Posted on:
Categories: Azure;Business;Exchange;System Center;Office 365
Description: The battle against WannaCry ransomware will continue to happen without proper defense and protection. Here are five ways to protect yourself from WannaCry and future malware attacks.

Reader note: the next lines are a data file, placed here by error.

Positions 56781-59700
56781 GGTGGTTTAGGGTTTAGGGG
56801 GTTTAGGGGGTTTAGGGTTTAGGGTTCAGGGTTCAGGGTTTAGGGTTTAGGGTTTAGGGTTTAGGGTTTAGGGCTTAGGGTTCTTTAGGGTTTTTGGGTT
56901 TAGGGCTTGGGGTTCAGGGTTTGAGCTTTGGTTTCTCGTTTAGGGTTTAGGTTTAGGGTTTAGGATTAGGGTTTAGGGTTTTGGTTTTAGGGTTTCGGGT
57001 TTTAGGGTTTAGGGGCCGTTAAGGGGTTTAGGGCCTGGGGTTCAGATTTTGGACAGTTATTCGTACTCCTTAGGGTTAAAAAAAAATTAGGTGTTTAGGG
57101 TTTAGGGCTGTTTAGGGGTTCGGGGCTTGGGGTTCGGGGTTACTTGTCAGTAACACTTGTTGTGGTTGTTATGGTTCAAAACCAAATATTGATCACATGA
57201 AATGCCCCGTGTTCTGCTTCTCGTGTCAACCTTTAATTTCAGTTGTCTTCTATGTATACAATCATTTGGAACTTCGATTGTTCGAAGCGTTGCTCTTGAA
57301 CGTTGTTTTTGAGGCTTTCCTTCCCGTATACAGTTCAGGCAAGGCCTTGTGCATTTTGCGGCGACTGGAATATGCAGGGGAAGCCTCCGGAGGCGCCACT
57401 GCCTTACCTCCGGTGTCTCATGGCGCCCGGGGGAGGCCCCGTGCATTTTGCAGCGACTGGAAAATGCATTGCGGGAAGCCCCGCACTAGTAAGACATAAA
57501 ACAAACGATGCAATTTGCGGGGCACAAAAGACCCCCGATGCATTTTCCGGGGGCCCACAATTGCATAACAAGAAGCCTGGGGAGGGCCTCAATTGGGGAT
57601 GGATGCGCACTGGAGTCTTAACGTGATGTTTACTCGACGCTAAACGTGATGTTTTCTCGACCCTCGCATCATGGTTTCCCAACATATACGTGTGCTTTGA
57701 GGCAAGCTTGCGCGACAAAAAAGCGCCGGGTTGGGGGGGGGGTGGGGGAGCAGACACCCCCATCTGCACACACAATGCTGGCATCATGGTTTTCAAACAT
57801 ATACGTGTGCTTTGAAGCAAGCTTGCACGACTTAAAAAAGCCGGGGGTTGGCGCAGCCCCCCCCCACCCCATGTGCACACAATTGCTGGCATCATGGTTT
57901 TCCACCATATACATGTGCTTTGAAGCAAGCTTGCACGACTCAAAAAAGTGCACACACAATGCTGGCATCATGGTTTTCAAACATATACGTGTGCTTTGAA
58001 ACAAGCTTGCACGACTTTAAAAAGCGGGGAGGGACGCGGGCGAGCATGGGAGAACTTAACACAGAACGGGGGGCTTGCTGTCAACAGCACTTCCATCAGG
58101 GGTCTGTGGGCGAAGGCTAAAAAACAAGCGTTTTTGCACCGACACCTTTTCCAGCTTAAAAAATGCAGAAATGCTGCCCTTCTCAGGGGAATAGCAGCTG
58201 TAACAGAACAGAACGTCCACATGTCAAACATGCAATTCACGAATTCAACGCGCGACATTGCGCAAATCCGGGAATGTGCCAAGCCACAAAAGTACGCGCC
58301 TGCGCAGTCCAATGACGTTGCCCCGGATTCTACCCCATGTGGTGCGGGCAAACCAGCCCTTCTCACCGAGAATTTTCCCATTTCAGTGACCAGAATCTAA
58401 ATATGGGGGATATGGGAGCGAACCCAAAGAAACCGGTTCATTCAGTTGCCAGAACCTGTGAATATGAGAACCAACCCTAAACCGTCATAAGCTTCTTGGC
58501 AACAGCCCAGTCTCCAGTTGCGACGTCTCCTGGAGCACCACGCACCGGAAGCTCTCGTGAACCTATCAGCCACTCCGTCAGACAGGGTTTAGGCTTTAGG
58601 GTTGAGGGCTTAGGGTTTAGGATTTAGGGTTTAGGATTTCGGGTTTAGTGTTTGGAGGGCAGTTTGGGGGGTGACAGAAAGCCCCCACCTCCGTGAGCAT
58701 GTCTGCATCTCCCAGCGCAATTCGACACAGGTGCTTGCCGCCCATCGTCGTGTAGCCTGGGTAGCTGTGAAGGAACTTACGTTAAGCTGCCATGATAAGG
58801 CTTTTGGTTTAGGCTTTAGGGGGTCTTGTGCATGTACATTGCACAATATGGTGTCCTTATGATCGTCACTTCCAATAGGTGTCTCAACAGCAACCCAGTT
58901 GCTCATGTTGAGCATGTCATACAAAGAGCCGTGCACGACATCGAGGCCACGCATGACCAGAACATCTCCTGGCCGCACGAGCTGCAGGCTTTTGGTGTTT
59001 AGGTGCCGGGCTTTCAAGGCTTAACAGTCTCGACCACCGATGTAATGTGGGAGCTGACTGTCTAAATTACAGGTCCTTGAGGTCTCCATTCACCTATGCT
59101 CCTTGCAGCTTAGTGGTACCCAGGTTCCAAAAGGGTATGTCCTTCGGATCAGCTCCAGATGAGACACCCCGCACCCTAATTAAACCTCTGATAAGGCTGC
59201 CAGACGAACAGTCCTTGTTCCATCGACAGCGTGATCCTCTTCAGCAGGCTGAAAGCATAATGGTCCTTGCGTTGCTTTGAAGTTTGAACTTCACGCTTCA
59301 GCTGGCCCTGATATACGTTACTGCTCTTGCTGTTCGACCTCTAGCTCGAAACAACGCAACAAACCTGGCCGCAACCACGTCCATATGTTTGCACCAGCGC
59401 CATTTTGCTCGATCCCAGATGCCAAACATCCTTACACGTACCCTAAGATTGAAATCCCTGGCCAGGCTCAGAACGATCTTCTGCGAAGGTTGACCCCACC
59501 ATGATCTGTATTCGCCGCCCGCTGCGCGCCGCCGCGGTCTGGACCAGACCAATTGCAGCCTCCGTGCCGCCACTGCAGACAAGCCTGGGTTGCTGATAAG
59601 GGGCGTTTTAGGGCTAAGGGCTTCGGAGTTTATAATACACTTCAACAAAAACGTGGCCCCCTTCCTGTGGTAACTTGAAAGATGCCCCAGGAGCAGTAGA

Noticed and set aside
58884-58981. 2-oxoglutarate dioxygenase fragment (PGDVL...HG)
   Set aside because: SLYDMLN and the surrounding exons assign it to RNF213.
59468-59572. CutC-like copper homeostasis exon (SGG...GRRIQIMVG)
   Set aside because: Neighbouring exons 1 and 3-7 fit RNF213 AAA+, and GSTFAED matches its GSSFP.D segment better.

Over the past three years, ransomware has jumped into the spotlight as a means to exploit and infect valuable data assets and demand a ransom for release. To date, hundreds of thousands of computers in 150 countries have been crippled by the "weapon of mass destruction", WannaCry, and the number keeps on growing. To stop your organization from becoming affected, and to protect yourself from future attacks, here's 5 ways to protect yourself from malware attacks. Prepare and Patch ​It's crazy to think that the patch that prevented the WannaCry infection, released two months ago in March, could have resolved the thousands of computers infected if proactively patched. It is quite evident that the first way to protect your organization is to ​​Patch aggressively to eliminate vulnerabilities. ​Upgrade to a supported version of Microsoft OS​. With Windows 10 as the most secure OS available, the time to upgrade from unsupported systems Window XP, Server and soon to be Windows 8, is now.Assess your Backup and Disaster Recovery Strategy Do you have a data remediation strategy? How often do you test your replication and failover to ensure that your data is safe. When was your data last updated? Having a proper disaster recovery and backup strategy is the best way to side-step ransom payments by restoring your company's data from a reliable backup resource. Examine your RPOs and RTOs to confirm all data is up-to-date and backed up as frequently as possible.​ Follow the 3-2-1 principle Store at least three copies of your data on two different media, with at least one copy siting off-site - like tape, offline disk or the cloud. With Backup in the Azure Cloud - companies can find a cheaper alternative for a backup solution without the costs of hardware and depreciating assets. Azure backup maintains six copies of your data across two Azure datacenters to ensure 99.9% service availability for full peace-of-mind.​ ​​Learn more about our Managed and Unified Data Protection Services ​​Detection Use threat intelligence sources to block or alert you of the presence of anomalies in your network traffic.​With most suspicious activity coming from phishing emails, screen your Exchange emails with Microsoft Advanced Threat Protection. Learn more about our $1000 funded, Advanced Email Protection FastTrack, where we can help your organization deploy Advanced Threat Protection to secure your mailboxes from threats and malicious links.​Limit Access ​There are two kinds of user accounts on Windows. Administrator accounts can install, update and remove software, and malware that infects an administrator account can do so as well. Limited accounts, however, are barred from altering a computer's software installations, and in most cases, malware that infected limited accounts will be similarly crippled.​ With that said ​Dialing back the degree of access privileges. Unfortunately, Windows creates administrator accounts by default. So go into Control Panel > User Accounts > Manage User Accounts and create a limitedaccount​t for every person who uses your PC, including yourself Use the administrator account for only updating, adding or removing software.​​Ensure you're Protected Contact your Softlanding​ representative or call +1 (604) 697 6763​ to assess the security readiness of your organization. We would be happy to work with you to assess your current practices, procedures and technical controls in alignment with ISO 27002 standards. ​Learn more about our ISO 27002 Security Assessment​